The sliding window approach really isn't that difficult as multiple continguous pages can be mapped at once. So the size of the record doesn't matter so long as the largest of any single record will fit into memory. The important thing is managing the book-keeping.

If a record doesn't begin on a getpagesize() boundary, your mapping has to begin on the previous page. The length of the region mapped extends from the first byte of the record (rounded down if necessary to the nearest multiple of getpagesize()) to the last byte of the record (rounded up to the nearest multiple of getpagesize()). When you're finished processing a record, you can unmap() it, and move on to the next.

This all works just fine under Windows too using CreateFileMapping() and MapViewOfFile() (and GetSystemInfo() to get SYSTEM_INFO.dwAllocationGranularity --- not SYSTEM_INFO.dwPageSize).

  • I just googled and found this little snippet about dwAllocationGranularity -- I was using dwPageSize and everything was breaking. Thanks! Nov 10, 2010 at 6:58

mmap should be faster, but I don't know how much. It very much depends on your code. If you use mmap it's best to mmap the whole file at once, that will make you life a lot easier. One potential problem is that if your file is bigger than 4GB (or in practice the limit is lower, often 2GB) you will need a 64bit architecture. So if you're using a 32 environment, you probably don't want to use it.

Having said that, there may be a better route to improving performance. You said the input file gets scanned many times, if you can read it out in one pass and then be done with it, that could potentially be much faster.


Perhaps you should pre-process the files, so each record is in a separate file (or at least that each file is a mmap-able size).

Also could you do all of the processing steps for each record, before moving onto the next one? Maybe that would avoid some of the IO overhead?


I agree that mmap'd file I/O is going to be faster, but while your benchmarking the code, shouldn't the counter example be somewhat optimized?

Ben Collins wrote:

char data[0x1000];
std::ifstream in("file.bin");

while (in)
    in.read(data, 0x1000);
    // do something with data 

I would suggest also trying:

char data[0x1000];
std::ifstream iifle( "file.bin");
std::istream  in( ifile.rdbuf() );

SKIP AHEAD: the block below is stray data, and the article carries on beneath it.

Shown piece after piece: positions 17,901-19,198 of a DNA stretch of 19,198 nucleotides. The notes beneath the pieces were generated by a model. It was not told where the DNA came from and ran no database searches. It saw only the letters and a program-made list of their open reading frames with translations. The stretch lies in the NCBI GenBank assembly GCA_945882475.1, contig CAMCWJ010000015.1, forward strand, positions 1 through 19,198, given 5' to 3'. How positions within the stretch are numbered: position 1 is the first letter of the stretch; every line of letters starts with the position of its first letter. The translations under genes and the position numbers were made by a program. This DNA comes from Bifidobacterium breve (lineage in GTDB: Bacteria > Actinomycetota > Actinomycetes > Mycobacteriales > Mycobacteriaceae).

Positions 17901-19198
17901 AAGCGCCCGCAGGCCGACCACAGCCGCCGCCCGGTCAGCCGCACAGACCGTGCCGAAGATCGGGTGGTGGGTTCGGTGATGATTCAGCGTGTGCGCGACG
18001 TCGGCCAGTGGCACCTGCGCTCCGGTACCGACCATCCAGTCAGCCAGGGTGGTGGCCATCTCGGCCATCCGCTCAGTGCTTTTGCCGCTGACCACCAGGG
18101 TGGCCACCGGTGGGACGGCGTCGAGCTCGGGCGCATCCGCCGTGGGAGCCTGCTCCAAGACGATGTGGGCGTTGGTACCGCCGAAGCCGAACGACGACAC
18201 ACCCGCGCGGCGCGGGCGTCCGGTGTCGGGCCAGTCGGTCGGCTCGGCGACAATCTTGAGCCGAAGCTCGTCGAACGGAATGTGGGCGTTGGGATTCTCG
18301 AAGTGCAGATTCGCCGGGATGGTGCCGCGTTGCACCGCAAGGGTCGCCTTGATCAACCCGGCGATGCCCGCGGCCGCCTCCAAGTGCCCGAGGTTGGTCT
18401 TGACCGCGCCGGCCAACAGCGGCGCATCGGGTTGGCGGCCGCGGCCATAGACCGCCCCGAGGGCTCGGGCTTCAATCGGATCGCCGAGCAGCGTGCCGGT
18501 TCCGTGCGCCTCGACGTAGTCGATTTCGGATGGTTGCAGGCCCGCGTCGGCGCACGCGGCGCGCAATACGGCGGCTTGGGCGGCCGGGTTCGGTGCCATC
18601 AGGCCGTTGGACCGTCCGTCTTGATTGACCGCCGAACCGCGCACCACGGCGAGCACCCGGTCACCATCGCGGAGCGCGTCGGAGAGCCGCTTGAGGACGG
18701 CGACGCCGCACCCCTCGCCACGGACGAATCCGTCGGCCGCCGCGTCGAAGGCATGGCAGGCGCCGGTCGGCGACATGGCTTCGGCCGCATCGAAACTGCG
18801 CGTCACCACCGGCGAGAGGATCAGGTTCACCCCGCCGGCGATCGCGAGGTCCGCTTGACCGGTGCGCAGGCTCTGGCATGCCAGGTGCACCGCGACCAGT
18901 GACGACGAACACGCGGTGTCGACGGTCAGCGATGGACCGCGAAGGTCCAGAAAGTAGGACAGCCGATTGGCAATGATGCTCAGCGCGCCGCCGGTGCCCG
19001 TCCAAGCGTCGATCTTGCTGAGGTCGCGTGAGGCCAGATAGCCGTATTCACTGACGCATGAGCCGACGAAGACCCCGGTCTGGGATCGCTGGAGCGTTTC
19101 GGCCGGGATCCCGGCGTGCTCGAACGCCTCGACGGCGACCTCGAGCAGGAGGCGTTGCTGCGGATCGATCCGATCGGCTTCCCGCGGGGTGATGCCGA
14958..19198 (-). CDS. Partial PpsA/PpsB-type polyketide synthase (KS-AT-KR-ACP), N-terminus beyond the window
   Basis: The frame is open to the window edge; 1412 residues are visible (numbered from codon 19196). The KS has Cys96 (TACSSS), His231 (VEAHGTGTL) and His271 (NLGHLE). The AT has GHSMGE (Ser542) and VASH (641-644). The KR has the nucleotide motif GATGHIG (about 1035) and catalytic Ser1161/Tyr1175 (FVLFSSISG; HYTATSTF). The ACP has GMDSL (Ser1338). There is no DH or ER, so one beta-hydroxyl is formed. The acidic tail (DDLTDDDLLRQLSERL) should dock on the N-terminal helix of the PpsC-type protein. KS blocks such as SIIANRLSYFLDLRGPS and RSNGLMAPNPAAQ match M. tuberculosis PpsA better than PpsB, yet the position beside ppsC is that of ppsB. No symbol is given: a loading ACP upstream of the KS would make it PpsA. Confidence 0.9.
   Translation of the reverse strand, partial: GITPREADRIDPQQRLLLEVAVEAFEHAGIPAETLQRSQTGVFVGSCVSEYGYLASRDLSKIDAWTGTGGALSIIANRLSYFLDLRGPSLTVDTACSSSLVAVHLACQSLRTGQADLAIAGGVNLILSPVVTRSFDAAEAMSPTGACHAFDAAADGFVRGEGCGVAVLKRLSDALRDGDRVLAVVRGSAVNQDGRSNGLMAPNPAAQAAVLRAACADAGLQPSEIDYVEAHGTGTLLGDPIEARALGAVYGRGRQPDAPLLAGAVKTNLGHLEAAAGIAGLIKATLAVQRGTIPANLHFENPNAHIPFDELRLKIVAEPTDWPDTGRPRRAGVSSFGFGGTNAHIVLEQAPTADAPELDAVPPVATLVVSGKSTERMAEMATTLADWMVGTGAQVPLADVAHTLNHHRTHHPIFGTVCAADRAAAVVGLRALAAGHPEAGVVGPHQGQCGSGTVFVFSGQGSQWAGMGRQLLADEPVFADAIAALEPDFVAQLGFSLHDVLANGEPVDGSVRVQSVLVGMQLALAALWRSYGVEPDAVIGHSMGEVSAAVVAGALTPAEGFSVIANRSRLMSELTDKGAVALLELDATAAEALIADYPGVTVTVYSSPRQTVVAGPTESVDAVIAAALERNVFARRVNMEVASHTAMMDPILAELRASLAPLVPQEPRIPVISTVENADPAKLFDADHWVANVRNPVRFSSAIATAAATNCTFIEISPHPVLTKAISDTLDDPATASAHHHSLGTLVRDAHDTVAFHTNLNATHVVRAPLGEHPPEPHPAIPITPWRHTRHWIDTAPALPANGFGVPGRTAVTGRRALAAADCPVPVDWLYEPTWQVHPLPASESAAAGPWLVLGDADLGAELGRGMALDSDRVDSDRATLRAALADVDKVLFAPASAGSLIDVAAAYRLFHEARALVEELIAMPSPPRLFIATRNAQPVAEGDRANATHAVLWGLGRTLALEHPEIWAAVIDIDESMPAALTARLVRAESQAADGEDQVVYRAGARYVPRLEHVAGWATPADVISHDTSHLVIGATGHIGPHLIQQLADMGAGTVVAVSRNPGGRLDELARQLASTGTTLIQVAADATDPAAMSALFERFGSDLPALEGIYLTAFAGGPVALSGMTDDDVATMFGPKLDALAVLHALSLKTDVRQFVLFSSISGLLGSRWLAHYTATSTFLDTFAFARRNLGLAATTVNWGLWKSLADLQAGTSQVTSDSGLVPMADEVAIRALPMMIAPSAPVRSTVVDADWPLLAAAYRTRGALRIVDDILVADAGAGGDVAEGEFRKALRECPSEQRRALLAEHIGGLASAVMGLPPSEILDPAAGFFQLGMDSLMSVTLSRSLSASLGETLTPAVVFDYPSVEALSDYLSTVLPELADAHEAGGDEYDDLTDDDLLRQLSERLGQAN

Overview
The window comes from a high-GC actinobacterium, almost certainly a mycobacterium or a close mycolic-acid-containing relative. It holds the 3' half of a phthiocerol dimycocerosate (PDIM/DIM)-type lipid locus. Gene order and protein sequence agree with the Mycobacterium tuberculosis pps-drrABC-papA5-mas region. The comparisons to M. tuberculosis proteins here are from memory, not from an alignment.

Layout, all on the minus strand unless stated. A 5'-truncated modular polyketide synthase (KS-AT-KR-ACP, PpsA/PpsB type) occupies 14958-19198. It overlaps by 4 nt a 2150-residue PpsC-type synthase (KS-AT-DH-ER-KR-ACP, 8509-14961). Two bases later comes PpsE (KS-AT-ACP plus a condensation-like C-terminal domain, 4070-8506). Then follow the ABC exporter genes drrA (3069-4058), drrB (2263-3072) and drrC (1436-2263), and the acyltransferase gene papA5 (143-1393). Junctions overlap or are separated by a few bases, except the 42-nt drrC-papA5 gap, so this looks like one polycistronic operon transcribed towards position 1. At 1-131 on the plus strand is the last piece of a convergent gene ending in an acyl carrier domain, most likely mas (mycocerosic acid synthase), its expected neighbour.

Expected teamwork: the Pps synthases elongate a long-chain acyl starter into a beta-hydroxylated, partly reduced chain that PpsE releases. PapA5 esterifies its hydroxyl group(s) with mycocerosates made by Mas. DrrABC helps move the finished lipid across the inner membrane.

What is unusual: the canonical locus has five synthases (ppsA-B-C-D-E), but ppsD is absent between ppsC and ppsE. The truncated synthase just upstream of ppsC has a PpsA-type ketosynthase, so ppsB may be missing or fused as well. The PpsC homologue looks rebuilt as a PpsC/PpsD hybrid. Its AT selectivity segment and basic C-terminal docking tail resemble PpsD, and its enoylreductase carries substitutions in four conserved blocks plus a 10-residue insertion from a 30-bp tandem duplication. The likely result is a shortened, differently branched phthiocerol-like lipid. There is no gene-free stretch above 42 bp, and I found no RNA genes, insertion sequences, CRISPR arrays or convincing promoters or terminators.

while( in )
    in.read( data, 0x1000);
    // do something with data

And beyond that, you might also try making the buffer size the same size as one page of virtual memory, in case 0x1000 is not the size of one page of virtual memory on your machine... IMHO mmap'd file I/O still wins, but this should make things closer.


I remember mapping a huge file containing a tree structure into memory years ago. I was amazed by the speed compared to normal de-serialization which involves lot of work in memory, like allocating tree nodes and setting pointers. So in fact I was comparing a single call to mmap (or its counterpart on Windows) against many (MANY) calls to operator new and constructor calls. For such kind of task, mmap is unbeatable compared to de-serialization. Of course one should look into boosts relocatable pointer for this.

  • 1
    That sounds more like a recipe for disaster. What do you do if the object layout changes? If you have virtual functions, all the vftbl pointers will probably be wrong. How do you control where the file is mapped to? You can give it an address, but it's only a hint and the kernel may choose another base address.
    – Jens
    Apr 24, 2016 at 8:42
  • 3
    This works perfectly when you have a stable and clearly defined tree layout. Then you can cast everything to your relevant structs and follow the internal file pointers by adding an offset of "mmap start address" each time. This is very similar to file systems using inodes and directory trees
    – Mike76
    Jan 19, 2017 at 23:44

This sounds like a good use-case for multi-threading... I'd think you could pretty easily setup one thread to be reading data while the other(s) process it. That may be a way to dramatically increase the perceived performance. Just a thought.